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Registering our camper

Who knew registering travel vehicles would be so difficult?

We imagine downsizing into a 5th wheel to be simplifying life, but in some many ways it is anything but simple. Even something as seemingly simple as registering your camper can be anything but. Throw in a truck that is typically considered a commercial vehicle to tow that camper and you’ve got double the headache. And, what about that second car?

We’ve both registered many vehicles over the years, vehicles bought in state, and vehicles bought out of state. Never, in any of those registrations have we run into a bit of issue. Yet, every single vehicle we have registered for the travel life has come with a side of complication.

We had no idea until we were faced with doing just that. You’d think that registering the truck would have been pretty straight-forward, but it was just about as complicated a process as the camper.

Let’s jump in the truck and take a drive back to the summer of 2019, shall we? It was during that summer, that we sold Julie’s house and began the process of seriously looking at RVs. After a great deal of looking at what we could afford, we finally settled on a 5th Wheel and Brandon immediately began looking at trucks.

Registering our F450

Did you know that some states will only register dually trucks as farm or commercial vehicles? Evidently, that is the norm in Alabama, or at least in Limestone County. It took an actual conversation with the license commissioner, explaining what we were doing to get special permission to register the truck as a private vehicle.

We bought our Ford F450 Super Duty a couple of months before the camper, once we decided that we were definitely getting a 5th wheel. Brandon traded in his beloved Jeep for the truck, and headed down to the courthouse to register it.

Little did he know that an F450 is considered a commercial or farm truck, and isn’t typically registered as a private vehicle. But, we aren’t planning to use this truck on a farm, nor in a commercial manner. Nor, does Brandon have a commercial license. This was evidently a bit hard for the person working at the county office to fathom. I guess it’s not just every day that someone buys a 450 dually to drive around town and tow a camper.

After a few rounds with the person working at the registrar’s office, they finally had to call in the county license commissioner so that Brandon could explain his intended use and sign an affidavit that he would not carry over a certain weight and that the vehicle would not be used commercially.

Registering our 5th Wheel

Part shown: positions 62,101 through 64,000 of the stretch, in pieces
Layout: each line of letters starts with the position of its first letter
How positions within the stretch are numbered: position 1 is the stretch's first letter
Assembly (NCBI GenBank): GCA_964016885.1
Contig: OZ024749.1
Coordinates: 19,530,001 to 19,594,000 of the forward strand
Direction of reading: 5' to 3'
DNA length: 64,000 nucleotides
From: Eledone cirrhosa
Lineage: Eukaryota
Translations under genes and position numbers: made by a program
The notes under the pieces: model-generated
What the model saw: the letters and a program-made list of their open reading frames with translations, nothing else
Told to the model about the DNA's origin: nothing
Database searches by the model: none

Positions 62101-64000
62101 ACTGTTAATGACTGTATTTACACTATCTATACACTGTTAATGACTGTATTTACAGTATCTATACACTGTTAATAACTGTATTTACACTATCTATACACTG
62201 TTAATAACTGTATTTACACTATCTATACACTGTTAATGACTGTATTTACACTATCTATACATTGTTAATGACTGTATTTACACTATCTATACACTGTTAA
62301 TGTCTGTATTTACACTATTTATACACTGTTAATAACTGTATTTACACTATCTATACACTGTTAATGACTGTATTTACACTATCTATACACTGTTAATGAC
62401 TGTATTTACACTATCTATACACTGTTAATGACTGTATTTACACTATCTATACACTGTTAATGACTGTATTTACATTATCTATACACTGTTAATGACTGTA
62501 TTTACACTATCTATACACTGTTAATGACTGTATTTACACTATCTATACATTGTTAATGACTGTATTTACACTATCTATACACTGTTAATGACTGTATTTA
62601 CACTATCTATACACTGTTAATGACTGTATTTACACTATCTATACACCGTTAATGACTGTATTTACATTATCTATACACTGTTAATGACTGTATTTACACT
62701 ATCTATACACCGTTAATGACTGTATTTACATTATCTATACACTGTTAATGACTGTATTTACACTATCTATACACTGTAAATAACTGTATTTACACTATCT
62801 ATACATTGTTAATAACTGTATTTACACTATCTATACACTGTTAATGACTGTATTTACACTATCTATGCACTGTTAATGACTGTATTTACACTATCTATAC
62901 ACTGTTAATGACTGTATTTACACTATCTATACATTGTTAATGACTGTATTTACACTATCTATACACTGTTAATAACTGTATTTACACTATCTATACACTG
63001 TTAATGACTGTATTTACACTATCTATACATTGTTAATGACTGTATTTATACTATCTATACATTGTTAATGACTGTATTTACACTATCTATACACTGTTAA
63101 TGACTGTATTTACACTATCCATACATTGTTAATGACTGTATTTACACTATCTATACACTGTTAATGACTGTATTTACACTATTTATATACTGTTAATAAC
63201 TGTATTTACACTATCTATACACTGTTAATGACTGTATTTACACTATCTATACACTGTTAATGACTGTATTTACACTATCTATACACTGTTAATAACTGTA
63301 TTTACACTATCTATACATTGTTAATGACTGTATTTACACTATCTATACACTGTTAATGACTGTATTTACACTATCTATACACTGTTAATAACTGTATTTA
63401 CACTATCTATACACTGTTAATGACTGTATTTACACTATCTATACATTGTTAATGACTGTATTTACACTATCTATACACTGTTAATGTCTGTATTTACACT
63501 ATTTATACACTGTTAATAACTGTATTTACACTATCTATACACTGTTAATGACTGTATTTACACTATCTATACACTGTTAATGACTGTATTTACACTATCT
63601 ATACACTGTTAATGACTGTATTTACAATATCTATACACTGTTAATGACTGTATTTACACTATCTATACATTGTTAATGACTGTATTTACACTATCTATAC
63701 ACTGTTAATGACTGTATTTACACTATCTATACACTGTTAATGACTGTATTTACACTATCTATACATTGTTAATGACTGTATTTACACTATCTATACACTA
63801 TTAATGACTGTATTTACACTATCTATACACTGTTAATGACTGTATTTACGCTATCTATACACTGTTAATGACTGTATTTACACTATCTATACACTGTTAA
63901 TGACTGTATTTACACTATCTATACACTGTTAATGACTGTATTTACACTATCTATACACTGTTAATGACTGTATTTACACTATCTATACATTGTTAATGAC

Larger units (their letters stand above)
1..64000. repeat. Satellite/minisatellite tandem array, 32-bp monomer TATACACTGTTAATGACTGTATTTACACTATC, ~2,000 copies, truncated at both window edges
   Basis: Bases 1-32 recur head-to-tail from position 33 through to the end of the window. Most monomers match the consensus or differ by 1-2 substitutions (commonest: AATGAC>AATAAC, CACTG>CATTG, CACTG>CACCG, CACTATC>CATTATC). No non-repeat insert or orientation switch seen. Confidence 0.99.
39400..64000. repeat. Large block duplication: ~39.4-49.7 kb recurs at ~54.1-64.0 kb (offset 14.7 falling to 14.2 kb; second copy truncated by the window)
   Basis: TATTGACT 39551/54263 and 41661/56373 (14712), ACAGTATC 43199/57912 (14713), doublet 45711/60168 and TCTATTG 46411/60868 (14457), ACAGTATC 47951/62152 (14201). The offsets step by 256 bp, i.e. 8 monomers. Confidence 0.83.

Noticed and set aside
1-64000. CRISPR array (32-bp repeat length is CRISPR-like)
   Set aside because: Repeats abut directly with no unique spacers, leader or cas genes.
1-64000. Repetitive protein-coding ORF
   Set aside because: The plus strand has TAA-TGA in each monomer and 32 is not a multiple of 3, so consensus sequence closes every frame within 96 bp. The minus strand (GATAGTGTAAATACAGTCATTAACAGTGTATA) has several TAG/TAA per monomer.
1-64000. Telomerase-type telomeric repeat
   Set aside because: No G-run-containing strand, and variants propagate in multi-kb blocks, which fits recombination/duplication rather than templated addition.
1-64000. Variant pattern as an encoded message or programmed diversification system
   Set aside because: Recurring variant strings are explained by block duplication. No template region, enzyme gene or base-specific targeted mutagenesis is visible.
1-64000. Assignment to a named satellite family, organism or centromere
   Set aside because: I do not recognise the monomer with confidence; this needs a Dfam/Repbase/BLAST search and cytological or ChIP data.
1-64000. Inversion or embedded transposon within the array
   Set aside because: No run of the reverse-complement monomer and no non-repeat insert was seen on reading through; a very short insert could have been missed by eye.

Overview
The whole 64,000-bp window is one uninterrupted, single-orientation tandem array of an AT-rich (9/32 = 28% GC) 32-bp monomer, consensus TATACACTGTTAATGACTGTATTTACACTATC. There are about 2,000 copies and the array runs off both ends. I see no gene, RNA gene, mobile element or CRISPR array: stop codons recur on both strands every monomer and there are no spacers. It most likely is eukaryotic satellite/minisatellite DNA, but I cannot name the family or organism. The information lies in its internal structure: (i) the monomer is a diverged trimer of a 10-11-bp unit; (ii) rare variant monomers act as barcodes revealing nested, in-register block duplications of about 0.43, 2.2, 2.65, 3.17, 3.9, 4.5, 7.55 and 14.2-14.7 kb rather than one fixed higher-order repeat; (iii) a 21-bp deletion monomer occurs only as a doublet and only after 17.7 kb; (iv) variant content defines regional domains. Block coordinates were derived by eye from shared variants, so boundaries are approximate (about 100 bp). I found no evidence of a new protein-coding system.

We bought our 5th wheel in Florida, and with out of state purchases often comes a different registration process, not to mention that registering a travel trailer has a process all its own.

In our county, out-of-state vehicles must be “inspected.” This means different things in different states/municipalities, but in ours it really isn’t anything more than someone verifying the VIN. But, even verifying the VIN requires and in-person inspection. But, how do you bring a 42′ camper into a downtown square where you struggle to even park the truck?

You don’t. Thankfully, they will come to you.

Although, even that doesn’t come without complications. It’s not like the owner of an RV park really wants to see the police rolling up into their park.

After confirming that the Sheriff would send someone out to us, I called the park owner at Northgate Travel Park where were staying and alerted him to the plan. Thankfully, he knew what was up and practically finished my sentence when I told him that I needed to get the trailer registered, and before I could tell him I’d already called and made arrangements, he told me to have them come to me. All good. Although, that didn’t prevent a few odd looks from the neighbors when the officer pulled up.

But, all of those registration woes were really nothing compared to getting our second vehicle registered… it was just a car! Why was it so hard to get a car registered?

Why we bought a second car….

When we first bought the rig we still had my car. But, I decided to sell it before we hit the road. It didn’t really make sense to travel with a second vehicle. We enjoy riding together. We’d have the truck for when we wanted to go places, and there just wasn’t a need for two cars.

However, after spending about nine months on the road we realized that exploring in the truck doesn’t come without issues. Our truck is HUGE! It’s about half as long as our house at 22′. In places like South Dakota and Colorado that wasn’t an issue. Big trucks are just common, and so are the big parking places needed to park said big trucks. But, once we got beyond those areas we realized that we really hated getting out in our truck, because something as simple as parking it was a major cause of stress.

As our journey moved we got out less and less. A part of that was the pace we were moving at – too fast to really balance exploration with working full-time and still finding time to relax. But, the majority was that we just dreaded getting out in the truck.

Our plan for this summer was to sit still in one place for the majority of the summer, and we wanted to be able to really enjoy that stay while exploring the area. So, we decided it was time to get a second car. We figured that it was a good opportunity to test out having two vehicles on the road.

Little did we know that the reality of buying a second vehicle wasn’t nearly as simple as we imagined.

Problem #1

Our first plan was a Jeep. Brandon loves Jeeps. Jeeps are fun to explore in. Unfortunately, we quickly discovered that Julie can’t drive a Jeep without pain. The search began to quickly find a vehicle that a) Julie could drive and b) would have decent resale if we chose to sell it before we left Michigan.

Problem #2